Macroeconomics and Health (CMH)

MacroHealth Newsletter

No. 8, March 2004

Maintaining and strengthening Sri Lanka’s health system

Major macroeconomic and social services reforms are planned in Sri Lanka. Despite having achieved impressive health indicators, including high life expectancy and low infant and maternal mortality, Sri Lanka is currently facing economic challenges which jeopardize its ability to maintain and improve its health sector performance, particularly given the current insufficient level of health sector spending. Within the Poverty Reduction Strategy Paper (PRSP) and Vision 2010 – which formulated an economic development strategy calling for sustained 7 to 9 % annual GDP growth – Sri Lanka has produced policy documents focusing on macroeconomics, health, and poverty issues. The National Commission on Macroeconomics and Health (NCMH) is also playing an important complementary role in spearheading the formulation of a pro-poor National Health Policy.

Research carried out by these initiatives calls for better human resource planning, as well as an effort to improve the decentralization in Sri Lanka’s health sector. Importantly, it highlights the need for total health expenditure to increase from 3.6 % of GDP (2001), which is too little to cover current health financing needs and will be far insufficient to meet the country’s rising double burden of communicable and non-communicable diseases. But how much Sri Lanka will be able to invest in its health sector will depend to a large extent on its economic growth rate.

Given the epidemiological and financial challenges, Sri Lanka’s National Health Council is looking to the NCMH for support in policy direction, identification of priority areas for intervention and a mechanism for monitoring, evaluating, and implementing health sector activities. Presently, the NCMH complements the PRSP, Vision 2010, and efforts towards the achievement of the MDGs by providing a policy direction for the human development component of national plans. The NCMH has commissioned a report entitled “Macroeconomics and Health Initiatives in Sri Lanka”, in which it examined several strategies for mobilizing funding for health, including the feasibility of private insurance, community financing, and ear-marked taxes. The Commission continues to be active in disseminating the key findings of the CMH Report, namely that investment in health is key to socio-economic development.

Hon. Mr P Dayaratna
Minister of Health, Nutrition & Welfare

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Macroeconomics and Health makes strides in Nepal

The Nepalese Ministry of Health, high-level representatives from various Nepalese ministries, WHO, and donor agencies met in January 2004 to discuss the main conclusions of a comprehensive Macroeconomics and Health situational analysis and agreed on work towards preparing a national Health Investment Plan. They noted that while Nepal has good pro-poor policies in place, more focus is needed on pro-poor health interventions and more resources must be mobilized for health. Participants included the Head of the Health Economics and Financing Unit in Nepal’s Ministry of Health, the core members of Nepal’s Sub-Committee on Macroeconomics and Health, and the WHO Representative for Nepal.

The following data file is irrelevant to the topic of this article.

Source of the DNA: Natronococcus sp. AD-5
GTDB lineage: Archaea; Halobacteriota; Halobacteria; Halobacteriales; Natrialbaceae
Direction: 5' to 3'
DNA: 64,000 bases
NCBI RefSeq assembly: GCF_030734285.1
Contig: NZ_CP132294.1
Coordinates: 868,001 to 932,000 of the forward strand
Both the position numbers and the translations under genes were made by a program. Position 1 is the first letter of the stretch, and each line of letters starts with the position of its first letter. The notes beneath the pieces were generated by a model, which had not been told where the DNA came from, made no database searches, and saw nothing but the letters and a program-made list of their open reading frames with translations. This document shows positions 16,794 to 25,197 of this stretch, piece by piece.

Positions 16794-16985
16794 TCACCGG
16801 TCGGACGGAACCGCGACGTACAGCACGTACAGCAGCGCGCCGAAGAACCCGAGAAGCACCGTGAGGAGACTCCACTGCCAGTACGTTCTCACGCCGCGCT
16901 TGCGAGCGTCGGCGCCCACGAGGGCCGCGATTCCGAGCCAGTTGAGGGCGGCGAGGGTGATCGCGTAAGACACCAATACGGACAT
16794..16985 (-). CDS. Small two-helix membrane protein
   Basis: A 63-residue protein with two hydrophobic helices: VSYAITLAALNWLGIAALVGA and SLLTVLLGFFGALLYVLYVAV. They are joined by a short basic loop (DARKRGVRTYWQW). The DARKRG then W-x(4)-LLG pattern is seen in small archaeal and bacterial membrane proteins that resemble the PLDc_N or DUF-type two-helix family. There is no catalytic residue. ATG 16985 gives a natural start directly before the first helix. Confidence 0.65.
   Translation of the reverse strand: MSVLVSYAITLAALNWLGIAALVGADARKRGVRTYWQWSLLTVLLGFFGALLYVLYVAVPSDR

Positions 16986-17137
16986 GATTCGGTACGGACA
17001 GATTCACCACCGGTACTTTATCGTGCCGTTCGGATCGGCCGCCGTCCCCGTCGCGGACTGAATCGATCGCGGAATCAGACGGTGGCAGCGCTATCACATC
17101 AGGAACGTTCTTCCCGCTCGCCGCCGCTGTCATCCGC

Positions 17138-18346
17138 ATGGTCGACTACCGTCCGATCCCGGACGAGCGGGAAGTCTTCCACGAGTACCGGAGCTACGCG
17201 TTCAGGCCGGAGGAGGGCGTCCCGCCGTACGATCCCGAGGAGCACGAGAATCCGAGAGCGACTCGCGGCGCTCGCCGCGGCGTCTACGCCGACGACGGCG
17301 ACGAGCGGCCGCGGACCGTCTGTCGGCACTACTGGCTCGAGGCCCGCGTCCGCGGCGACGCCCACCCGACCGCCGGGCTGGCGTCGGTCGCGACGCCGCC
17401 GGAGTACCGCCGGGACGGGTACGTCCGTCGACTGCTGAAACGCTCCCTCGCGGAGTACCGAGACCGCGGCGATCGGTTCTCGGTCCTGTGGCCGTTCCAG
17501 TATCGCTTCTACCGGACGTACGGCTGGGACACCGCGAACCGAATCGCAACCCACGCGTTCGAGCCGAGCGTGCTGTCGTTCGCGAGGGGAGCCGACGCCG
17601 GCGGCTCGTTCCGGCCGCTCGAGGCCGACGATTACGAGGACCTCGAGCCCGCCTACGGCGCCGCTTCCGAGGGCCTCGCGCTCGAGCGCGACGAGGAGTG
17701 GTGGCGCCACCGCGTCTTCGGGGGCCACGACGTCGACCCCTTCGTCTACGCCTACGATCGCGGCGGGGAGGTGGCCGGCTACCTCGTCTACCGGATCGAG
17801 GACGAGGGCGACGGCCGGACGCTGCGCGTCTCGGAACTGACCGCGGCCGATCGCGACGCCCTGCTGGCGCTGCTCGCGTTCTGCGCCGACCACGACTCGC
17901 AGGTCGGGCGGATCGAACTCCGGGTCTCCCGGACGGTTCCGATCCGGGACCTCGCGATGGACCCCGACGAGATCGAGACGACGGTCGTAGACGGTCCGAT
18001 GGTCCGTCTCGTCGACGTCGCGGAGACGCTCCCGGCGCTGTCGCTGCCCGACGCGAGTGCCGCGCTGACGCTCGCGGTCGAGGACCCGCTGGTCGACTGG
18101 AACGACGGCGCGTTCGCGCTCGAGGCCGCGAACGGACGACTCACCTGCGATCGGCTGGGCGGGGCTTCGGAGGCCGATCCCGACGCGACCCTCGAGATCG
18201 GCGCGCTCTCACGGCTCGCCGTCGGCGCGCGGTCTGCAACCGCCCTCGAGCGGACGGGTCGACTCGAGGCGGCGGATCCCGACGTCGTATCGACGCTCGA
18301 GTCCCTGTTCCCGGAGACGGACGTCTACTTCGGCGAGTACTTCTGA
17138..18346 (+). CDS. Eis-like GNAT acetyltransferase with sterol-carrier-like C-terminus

The situational analysis found that Nepal has a well-developed administrative structure that is becoming increasingly decentralized and described a number of important analytical advances, including the identification and costing of essential health care services and the establishment of national health accounts. Donor support for strengthening the health system in Nepal was reported to be strong. However, there are large disparities in major socio-economic indicators among the population living in remote areas, inadequate numbers of health workers in rural areas and a growing and unregulated private sector. The central government spends only about $3 per capita per year on health, and the health budget has increased less than the general budget in recent years. At the same time, user fees and regressive taxes are placing an unfair burden on the poor; GDP per capita in 2003 was only $238.

In addition to raising domestic and external funding significantly, the analysis suggested promoting prepayment of health expenses and measures to limit out-of-pocket payments. The International Labour Organization recently undertook a mission to Nepal to analyze the feasibility of social health insurance as a pre-payment mechanism. Given the fragmented context of Nepal, it was decided to use the district as the working unit and to develop district health and poverty profiles. These profiles will be used to focus Nepal’s District Health Plans on essential interventions targeted to the poor. Advocacy activities, including organizing a national meeting to disseminate the key messages of Macroeconomics and Health, are planned.

A consultant from the Royal Tropical Institute (KIT) of Amsterdam visited Nepal in mid-December 2003 to help with this initial assessment of Nepal’s health system and health financing, and to present the Macroeconomics and Health approach as a means for mobilizing additional resources for health. She worked alongside Nepal’s National Commission for Macroeconomics and Health (NCMH), which was set up in mid-2002 under the Committee for Sustainable Development and has a core team of three people, one each from the Ministry of Finance, Ministry of Health, and Planning Commission.

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